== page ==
Building up on Teddy Hartanto's answer. You can just calculate your own one dimensional Gaussian functions and then use `np.outer` to calculate the two dimensional one. Very fast and efficient way.

With the code below you can also use different Sigmas for every dimension

``````import numpy as np
if sigma_y==None:
sigma_y=sigma
rows, cols = shape

def get_gaussian_fct(size, sigma):
fct_gaus_x = np.linspace(0,size,size)
fct_gaus_x = fct_gaus_x-size/2
fct_gaus_x = fct_gaus_x**2
fct_gaus_x = fct_gaus_x/(2*sigma**2)
fct_gaus_x = np.exp(-fct_gaus_x)
return fct_gaus_x

``````

A good way to do that is to use the gaussian_filter function to recover the kernel. For instance:

``````indicatrice = np.zeros((5,5))
indicatrice[2,2] = 1
gaussian_kernel = gaussian_filter(indicatrice, sigma=1)
gaussian_kernel/=gaussian_kernel[2,2]
``````

This gives

``````array[[0.02144593, 0.08887207, 0.14644428, 0.08887207, 0.02144593],
[0.08887207, 0.36828649, 0.60686612, 0.36828649, 0.08887207],
[0.14644428, 0.60686612, 1.        , 0.60686612, 0.14644428],
[0.08887207, 0.36828649, 0.60686612, 0.36828649, 0.08887207],
[0.02144593, 0.08887207, 0.14644428, 0.08887207, 0.02144593]]
``````

Adapting the accepted answer by FuzzyDuck to match the results of this website: http://dev.theomader.com/gaussian-kernel-calculator/ I now present this definition to you:

``````import numpy as np
import scipy.stats as st

def gkern(kernlen=21, sig=3):
"""Returns a 2D Gaussian kernel."""

x = np.linspace(-(kernlen/2)/sig, (kernlen/2)/sig, kernlen+1)
kern1d = np.diff(st.norm.cdf(x))
kern2d = np.outer(kern1d, kern1d)
return kern2d/kern2d.sum()

print(gkern(kernlen=5, sig=1))
``````

output:

``````[[0.003765   0.015019   0.02379159 0.015019   0.003765  ]
[0.015019   0.05991246 0.0949073  0.05991246 0.015019  ]
[0.02379159 0.0949073  0.15034262 0.0949073  0.02379159]
[0.015019   0.05991246 0.0949073  0.05991246 0.015019  ]
[0.003765   0.015019   0.02379159 0.015019   0.003765  ]]
``````

As I didn't find what I was looking for, I coded my own one-liner. You can modify it accordingly (according to the dimensions and the standard deviation).

Here is the one-liner function for a 3x5 patch for example.

``````from scipy import signal

def gaussian2D(patchHeight, patchWidth, stdHeight=1, stdWidth=1):
gaussianWindow = signal.gaussian(patchHeight, stdHeight).reshape(-1, 1)@signal.gaussian(patchWidth, stdWidth).reshape(1, -1)
return gaussianWindow

print(gaussian2D(3, 5))
``````

You get an output like this:

``````[[0.082085   0.36787944 0.60653066 0.36787944 0.082085  ]
[0.13533528  0.60653066 1.         0.60653066 0.13533528]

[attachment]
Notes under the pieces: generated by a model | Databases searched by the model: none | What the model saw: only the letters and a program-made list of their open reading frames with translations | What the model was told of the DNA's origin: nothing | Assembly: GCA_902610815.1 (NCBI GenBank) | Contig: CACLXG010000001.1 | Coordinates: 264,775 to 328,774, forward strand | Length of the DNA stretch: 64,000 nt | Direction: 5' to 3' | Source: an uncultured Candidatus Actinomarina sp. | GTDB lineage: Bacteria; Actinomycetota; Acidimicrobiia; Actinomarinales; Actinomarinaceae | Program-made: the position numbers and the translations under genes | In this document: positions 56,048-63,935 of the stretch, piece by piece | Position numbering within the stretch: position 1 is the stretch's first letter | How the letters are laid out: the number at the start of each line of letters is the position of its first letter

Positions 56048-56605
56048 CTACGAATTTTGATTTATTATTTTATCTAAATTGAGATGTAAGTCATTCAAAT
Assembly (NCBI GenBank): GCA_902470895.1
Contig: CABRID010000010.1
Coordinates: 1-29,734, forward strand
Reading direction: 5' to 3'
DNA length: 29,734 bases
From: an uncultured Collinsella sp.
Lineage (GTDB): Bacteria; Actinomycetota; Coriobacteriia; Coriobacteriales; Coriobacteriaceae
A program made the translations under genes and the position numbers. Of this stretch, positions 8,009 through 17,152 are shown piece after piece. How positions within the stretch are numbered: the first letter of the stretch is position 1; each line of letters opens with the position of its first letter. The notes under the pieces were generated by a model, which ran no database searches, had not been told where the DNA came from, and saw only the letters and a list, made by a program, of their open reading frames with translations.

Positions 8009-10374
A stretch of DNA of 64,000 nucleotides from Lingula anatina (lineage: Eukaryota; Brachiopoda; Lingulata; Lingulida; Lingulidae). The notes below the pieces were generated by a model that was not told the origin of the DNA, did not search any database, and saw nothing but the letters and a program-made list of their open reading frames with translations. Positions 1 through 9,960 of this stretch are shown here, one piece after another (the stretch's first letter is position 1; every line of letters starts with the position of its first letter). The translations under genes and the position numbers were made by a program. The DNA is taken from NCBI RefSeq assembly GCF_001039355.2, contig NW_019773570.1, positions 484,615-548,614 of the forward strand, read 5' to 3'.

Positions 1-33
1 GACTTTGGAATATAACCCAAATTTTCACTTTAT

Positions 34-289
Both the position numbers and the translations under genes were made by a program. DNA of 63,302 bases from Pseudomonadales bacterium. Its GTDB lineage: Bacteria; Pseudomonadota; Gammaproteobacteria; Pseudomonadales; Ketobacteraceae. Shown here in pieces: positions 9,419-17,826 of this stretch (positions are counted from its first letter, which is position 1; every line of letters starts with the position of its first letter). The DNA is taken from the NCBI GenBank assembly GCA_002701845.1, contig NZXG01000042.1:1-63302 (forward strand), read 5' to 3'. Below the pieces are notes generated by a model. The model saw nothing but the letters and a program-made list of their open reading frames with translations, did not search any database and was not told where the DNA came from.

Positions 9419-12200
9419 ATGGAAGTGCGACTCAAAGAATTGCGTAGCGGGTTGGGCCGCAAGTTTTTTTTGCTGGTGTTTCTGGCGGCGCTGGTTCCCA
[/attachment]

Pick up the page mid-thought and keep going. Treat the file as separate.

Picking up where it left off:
[0.082085   0.36787944 0.60653066 0.36787944 0.082085  ]]
``````

Yet another implementation.

This is normalized so that for `sigma > 1` and sufficiently large `win_size`, the total sum of the kernel elements equals `1`.

``````def gaussian_kernel(win_size, sigma):
t = np.arange(win_size)
x, y = np.meshgrid(t, t)
o = (win_size - 1) / 2
r = np.sqrt((x - o)**2 + (y - o)**2)
scale = 1 / (sigma**2 * 2 * np.pi)
return scale * np.exp(-0.5 * (r / sigma)**2)
``````

To generate a 5x5 kernel:

``````gaussian_kernel(win_size=5, sigma=1)
``````

I took a similar approach to Nils Werner's answer -- since convolution of any kernel with a Kronecker delta results in the kernel itself centered around that Kronecker delta -- but I made it slightly more general to deal with both odd and even dimensions. In three lines:

``````import scipy.ndimage as scim

def gaussian_kernel(dimension: int, sigma: float):
dirac = np.zeros((dimension,dimension))
dirac[(dimension-1)//2:dimension//2+1, (dimension-1)//2:dimension//2+1] = 1.0 / (1 + 3 * ((dimension + 1) % 2))
return scim.gaussian_filter(dirac, sigma=sigma)
``````

The second line creates either a single `1.0` in the middle of the matrix (if the dimension is odd), or a square of four `0.25` elements (if the dimension is even). The division could be moved to the third line too; the result is normalised either way.

For those who like to have the kernel the matrix with one (odd) or four (even) `1.0` element(s) in the middle instead of normalisation, this works:

``````import scipy.ndimage as scim

def gaussian_kernel(dimension: int, sigma: float, ones_in_the_middle=False):
dirac = np.zeros((dimension,dimension))
dirac[(dimension-1)//2:dimension//2+1, (dimension-1)//2:dimension//2+1] = 1.0
kernel = scim.gaussian_filter(dirac, sigma=sigma)
divisor = kernel[(dimension-1)//2, (dimension-1)//2] if ones_in_the_middle else 1 + 3 * ((dimension + 1) % 2)
return kernel/divisor
``````